Motivated to Change, But Can’t?
If you are motivated to change a behavior, are you making a mistake in thinking that it is all about having willpower? While willpower plays a role, it is really more about having “skillpower.”
Changing habits and lifestyle in order to positively impact wellbeing initially tends to be successful about 5% of the time. This is true whether the need is to quit smoking, lose weight, have better relationships, etc. Having a big plan that focuses solely on willpower is likely to fail.
Skillpower Trumps Willpower
Who hasn’t entered the cycle of deciding that they should change some behavior? We want to change the behavior, and then we don’t. Who hasn’t made sincere New Year’s resolutions that ended up lasting only days or weeks? Heroic, white-knuckling efforts usually fail as stresses eventually overcome the will. Grim determination is much less successful than acquiring change skills, or skilllpower. This is all about acquiring the skills required to accomplish true behavior change. In the process, ”failures” can be reframed as opportunities to learn what does not work. As you try again, adjusting to what you’ve learned, you can make the choice to not allow temporary setbacks to be perceived as a source of guilt and/or shame. Each attempt is simply viewed as one of many that will eventually lead to success.
Control What is Controlling Us
Central to success is to address the factors we have unconsciously allowed to interfere with what we want. The forceful determination of willpower alone rarely works, even though your intent is that it will succeed. So, making New Year’s resolutions, purchasing exercise equipment, dieting, or joining a weight loss center or gym rarely succeeds on its own.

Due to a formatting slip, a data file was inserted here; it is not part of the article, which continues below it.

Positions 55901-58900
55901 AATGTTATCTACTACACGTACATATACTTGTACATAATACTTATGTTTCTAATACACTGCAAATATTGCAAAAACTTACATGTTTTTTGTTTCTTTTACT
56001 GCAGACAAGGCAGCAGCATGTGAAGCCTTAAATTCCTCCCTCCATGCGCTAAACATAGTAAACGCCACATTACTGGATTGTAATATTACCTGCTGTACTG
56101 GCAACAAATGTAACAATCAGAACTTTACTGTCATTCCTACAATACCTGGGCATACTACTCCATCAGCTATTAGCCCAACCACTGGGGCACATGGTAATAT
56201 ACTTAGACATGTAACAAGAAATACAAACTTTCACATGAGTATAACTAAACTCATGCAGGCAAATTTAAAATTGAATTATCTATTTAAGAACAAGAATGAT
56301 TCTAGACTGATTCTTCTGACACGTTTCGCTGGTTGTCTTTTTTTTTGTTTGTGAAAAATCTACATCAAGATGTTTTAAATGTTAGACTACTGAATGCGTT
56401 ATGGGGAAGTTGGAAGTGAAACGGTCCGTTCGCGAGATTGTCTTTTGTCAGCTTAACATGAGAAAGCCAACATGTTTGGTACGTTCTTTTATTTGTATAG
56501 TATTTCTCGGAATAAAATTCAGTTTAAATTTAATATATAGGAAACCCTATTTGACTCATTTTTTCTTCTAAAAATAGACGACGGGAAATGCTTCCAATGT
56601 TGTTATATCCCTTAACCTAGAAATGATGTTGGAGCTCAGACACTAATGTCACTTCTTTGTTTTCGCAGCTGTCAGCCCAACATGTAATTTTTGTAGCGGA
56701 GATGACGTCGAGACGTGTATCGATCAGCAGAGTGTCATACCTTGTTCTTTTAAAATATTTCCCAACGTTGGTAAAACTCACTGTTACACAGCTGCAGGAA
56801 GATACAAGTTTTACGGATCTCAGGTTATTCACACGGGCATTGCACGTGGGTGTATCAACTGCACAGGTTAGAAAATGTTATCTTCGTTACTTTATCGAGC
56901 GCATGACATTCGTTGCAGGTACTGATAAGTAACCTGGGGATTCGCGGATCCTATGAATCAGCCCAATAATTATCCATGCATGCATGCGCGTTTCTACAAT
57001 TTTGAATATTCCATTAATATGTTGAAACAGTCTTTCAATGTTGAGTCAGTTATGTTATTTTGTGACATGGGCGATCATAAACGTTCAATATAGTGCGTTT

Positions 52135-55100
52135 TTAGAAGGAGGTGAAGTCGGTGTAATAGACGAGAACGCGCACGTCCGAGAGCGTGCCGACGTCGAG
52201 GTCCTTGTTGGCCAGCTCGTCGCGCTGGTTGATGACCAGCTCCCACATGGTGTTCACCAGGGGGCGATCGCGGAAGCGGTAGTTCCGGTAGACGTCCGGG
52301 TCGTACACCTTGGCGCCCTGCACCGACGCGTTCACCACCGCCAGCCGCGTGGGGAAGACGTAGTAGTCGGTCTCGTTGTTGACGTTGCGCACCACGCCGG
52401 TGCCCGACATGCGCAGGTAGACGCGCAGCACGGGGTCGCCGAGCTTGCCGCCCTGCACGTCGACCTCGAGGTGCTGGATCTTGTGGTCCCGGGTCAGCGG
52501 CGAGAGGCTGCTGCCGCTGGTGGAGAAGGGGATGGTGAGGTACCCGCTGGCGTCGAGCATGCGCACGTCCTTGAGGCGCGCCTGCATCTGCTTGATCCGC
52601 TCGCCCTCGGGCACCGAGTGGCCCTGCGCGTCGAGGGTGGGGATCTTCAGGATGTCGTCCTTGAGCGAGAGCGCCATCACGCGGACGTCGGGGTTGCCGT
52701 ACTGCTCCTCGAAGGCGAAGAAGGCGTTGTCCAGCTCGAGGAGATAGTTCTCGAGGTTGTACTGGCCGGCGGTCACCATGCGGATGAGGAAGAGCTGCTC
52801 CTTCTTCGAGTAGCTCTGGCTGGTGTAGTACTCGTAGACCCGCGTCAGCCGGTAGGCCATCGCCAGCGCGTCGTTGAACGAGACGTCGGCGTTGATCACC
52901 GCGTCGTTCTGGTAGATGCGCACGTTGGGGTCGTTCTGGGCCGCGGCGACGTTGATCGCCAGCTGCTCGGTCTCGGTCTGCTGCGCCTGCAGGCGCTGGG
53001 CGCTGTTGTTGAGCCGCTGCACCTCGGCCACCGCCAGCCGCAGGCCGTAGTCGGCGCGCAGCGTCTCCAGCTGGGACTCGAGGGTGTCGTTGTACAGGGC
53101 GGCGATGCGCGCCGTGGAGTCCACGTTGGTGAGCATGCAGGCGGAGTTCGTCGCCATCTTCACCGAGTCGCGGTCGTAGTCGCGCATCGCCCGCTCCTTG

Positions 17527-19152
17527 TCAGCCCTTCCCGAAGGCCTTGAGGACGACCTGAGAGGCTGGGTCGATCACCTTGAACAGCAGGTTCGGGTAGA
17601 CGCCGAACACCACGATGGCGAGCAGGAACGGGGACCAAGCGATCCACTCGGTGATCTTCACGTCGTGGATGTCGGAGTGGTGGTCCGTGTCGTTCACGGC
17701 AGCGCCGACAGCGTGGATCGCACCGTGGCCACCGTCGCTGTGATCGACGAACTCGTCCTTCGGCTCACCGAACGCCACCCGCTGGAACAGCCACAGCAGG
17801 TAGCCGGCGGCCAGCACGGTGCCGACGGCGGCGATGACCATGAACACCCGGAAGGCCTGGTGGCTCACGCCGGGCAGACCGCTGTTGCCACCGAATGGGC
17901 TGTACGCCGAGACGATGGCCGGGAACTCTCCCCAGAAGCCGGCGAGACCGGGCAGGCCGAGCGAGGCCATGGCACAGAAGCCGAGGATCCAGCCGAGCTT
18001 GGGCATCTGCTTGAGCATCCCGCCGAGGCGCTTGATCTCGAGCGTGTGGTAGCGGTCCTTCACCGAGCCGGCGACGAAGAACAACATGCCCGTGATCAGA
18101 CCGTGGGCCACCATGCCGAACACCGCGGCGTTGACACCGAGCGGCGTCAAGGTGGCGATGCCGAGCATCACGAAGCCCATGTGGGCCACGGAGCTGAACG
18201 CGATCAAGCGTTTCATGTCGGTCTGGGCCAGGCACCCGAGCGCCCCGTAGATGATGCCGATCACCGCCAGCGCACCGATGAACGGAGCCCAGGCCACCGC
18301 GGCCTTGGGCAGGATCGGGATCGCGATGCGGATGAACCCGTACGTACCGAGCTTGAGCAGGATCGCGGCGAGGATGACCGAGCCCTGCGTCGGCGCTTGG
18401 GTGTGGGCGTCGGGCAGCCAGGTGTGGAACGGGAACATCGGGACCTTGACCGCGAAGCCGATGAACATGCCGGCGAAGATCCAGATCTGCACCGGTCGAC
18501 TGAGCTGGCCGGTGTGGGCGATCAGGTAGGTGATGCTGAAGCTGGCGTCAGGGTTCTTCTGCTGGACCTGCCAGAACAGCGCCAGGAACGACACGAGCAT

Change is not easy, so try to avoid anyone who says it is. Accepting that there will be discomforts and planning for them in advance is crucial to your success. Planning for discomfort can take on many forms and varies widely from person to person. Planning your personal path will be the subject of future posts. In summary, some discomfort is to be expected, but most of the suffering is a choice. Understanding the science of change can dramatically reduce discomfort and suffering while minimizing the time it takes for you to achieve success.
Science of Change
Addressing this topic is beyond the scope of this article, but is concisely presented in this video – Change anything! Use skillpower over willpower
To summarize, first create goals that describe the specific, exact actions you need to do in very simple terms. If written in large letters, they should be able to fit on a 3×5 card. Next, understand the six sources of influence on your behavior. For example, seek friends who will help you rather than accomplices who will hinder your success.
If you have not succeeded in making a needed behavior change, you are likely aware of those crucial moments when old habits take over. Identify those moments in advance and plan for them with specific alternatives, support and attitudes.
Make helpful activities easier and more rewarding while making hindering ones less convenient and more painful. This is the first step toward taking control of the things controlling you.
Plan for this to be a journey filled with hills and valleys. Keep in mind:
- It is possible to turn your bad days into good ones if you are willing to learn rather than self-criticize.
- Use trial and error over time. What works for you will need to be customized to your personal preferences and environment.
New habits are skills grown from practicing specific activities that may feel a bit awkward and unnatural at first, but will become effortless and unconscious over time. The first time you backed a car out of driveway, you did not automatically have the driving skills (i.e. habits) that you gained over months and years of driving. That first time, you were most likely self-conscious and much more aware of what your hands and feet were doing than you are today. It’s doubtful that anywhere near the same effort is necessary now when you drive.